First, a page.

Plastics production is responsible for 232 million metric tons of greenhouse gases every year. In 2016, 65 million tons of plastic was produced for textile fibers, representing 20% of the total plastic production. Upon learning about the environmental problems caused by plastic/synthetic apparel Derek Saltzman and Mason Mincey decided to explore ways of addressing the problem.
Soarce aims to bridge the gap between performance and sustainability by using leftover plant matter from local suppliers and for their material to weave into the athletic and industrial clothing manufactures across the country.
The idea had sprung onto Mincey and Saltzman after they wanted to shift their business to making carbon fiber for data centers and cars. With constant reevaluation, Mincey and Saltzman looked through options for sustainable materials.
Then one day at the library it hit them, why not pull components from crystalline cellulose? The material would then be stronger than steel, but lighter said Mincey. The goal was to create a fiber that is eco-friendly but also produces a breathable material for athletes across the country.
Competing two other times in the Joust, Mincey and Saltzman never gave up on their business. It was their persistence and constant innovation that won them first place at UCF Joust New Venture Competition in 2021. The company received a $12,000 check and more than $25,000 in essential business services.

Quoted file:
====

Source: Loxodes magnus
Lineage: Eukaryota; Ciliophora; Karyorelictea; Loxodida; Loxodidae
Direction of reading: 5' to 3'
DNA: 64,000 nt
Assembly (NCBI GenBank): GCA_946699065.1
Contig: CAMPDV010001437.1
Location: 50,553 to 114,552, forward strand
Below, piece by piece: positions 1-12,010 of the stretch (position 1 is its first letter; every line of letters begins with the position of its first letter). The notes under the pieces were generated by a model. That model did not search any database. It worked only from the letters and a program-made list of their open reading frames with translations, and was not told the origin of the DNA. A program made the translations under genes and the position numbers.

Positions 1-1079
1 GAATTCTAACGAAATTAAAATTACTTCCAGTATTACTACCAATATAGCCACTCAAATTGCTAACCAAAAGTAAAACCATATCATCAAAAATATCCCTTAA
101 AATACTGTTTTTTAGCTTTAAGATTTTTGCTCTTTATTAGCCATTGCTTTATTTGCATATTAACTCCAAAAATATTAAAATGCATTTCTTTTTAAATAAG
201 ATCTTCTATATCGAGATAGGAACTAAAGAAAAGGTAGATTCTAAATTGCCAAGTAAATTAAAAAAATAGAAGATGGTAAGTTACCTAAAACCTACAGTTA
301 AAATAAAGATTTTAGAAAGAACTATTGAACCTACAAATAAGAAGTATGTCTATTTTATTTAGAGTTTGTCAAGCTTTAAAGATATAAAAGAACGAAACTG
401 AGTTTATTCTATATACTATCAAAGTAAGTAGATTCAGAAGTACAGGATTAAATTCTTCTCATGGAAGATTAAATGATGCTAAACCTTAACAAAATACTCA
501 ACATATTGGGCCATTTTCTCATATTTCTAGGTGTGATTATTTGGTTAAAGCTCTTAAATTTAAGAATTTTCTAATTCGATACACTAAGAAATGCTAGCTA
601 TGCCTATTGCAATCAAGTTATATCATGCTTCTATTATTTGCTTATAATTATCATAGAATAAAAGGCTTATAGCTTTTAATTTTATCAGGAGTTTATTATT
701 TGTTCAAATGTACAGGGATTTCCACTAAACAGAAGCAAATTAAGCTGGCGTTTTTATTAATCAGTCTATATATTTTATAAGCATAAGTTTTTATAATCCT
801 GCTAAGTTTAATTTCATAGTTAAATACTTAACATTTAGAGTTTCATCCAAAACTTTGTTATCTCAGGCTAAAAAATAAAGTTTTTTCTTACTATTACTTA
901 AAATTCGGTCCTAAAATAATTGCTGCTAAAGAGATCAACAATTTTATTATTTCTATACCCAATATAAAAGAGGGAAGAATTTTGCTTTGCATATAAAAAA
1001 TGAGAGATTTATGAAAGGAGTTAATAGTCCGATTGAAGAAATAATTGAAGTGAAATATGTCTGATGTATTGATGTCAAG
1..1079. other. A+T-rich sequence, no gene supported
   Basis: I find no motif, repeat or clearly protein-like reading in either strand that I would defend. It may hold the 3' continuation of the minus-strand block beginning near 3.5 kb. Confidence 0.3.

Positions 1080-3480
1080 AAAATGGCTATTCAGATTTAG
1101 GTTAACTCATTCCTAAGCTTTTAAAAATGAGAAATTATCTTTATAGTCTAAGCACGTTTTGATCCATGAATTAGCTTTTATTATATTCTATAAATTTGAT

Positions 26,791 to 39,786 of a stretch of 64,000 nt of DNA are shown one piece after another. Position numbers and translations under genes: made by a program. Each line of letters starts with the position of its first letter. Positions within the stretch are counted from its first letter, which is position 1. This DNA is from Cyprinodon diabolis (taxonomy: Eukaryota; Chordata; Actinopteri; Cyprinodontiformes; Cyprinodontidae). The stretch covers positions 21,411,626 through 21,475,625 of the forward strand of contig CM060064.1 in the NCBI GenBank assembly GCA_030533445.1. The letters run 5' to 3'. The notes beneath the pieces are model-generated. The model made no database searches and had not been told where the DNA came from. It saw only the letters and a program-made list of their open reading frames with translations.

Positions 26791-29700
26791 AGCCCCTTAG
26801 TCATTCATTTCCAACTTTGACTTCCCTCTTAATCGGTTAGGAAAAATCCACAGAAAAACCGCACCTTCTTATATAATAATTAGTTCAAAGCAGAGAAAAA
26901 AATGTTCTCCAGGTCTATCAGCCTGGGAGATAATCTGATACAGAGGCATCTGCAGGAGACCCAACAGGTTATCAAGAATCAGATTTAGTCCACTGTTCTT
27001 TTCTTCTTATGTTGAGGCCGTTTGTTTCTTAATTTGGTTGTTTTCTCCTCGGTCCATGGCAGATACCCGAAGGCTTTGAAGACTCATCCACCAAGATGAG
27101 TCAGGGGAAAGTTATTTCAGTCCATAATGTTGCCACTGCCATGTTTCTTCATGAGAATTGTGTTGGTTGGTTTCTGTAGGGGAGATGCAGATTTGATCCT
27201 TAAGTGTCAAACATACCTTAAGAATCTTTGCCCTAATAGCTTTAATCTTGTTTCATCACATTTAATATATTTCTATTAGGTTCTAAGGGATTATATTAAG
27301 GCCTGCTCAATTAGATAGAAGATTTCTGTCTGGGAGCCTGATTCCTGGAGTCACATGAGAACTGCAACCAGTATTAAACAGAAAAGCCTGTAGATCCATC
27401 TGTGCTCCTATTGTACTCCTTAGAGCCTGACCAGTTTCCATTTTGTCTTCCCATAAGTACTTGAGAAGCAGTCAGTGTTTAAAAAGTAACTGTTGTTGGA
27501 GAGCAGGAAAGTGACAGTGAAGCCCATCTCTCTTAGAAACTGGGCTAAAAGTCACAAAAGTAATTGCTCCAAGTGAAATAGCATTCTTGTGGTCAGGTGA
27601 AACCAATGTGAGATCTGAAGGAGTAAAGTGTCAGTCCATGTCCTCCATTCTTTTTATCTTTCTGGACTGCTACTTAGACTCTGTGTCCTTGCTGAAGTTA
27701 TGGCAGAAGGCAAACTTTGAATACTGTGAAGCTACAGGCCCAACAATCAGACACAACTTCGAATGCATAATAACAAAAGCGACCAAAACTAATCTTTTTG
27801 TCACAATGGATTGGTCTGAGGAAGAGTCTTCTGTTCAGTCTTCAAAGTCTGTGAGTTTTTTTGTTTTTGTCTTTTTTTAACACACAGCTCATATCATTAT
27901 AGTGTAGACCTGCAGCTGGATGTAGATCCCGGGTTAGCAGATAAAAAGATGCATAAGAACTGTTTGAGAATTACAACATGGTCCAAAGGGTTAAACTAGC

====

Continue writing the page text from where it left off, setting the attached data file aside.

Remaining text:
Mincey said that though they won the competition, he admires the hard-work his competitors put into it. He recalled that one of the competitors was his very own student, Kelly Shea, that he coached at UCF Blackstone Launchpad.
“I was coaching her and it was crazy to see her in the finals that year with me,” Mincey said. “I’m like ‘Wow I think I coached you a little too good now,’ but all jokes aside she is killing it and I’m super proud of her.”
Mincey said that because their name has been in the Joust since his freshman year, it gave them the credibility they needed to win.
Since the competition, Soarce has been able to expand their production quality and have been contacted by big name-brand companies within the athletic industry. Mincey said that though he couldn’t disclose the name of the company, it was the Joust competition that gave them the opportunity to be in contact with them.
“So when we won the competition we were only able to make a fiber that was short, weak, it wasn’t really strong enough to be made into a product,” said Mincey. “Since then we’ve been able to spool fibers that are meters and meters long. We’ve been able to get a co-manufacturer to make clothing out of it.”
Mincey said that being recognized by local companies such as Alpha Authentics was a huge success to them. With the deal, Soarce materials will be used in UCF sports wear. With what Soarce is building, Mincey said that their main focus is to help people understand what the impact their clothing has on the environment.
The advice Mincey has for future entrepreneurs that compete in the Joust, is for them to never stop pitching and to not focus too much on the technology of your brand.
“Always keep pitching. Pitch. Pitch. Pitch as much as you can!” Mincey said. “… Storytelling is the most important part of the pitch.”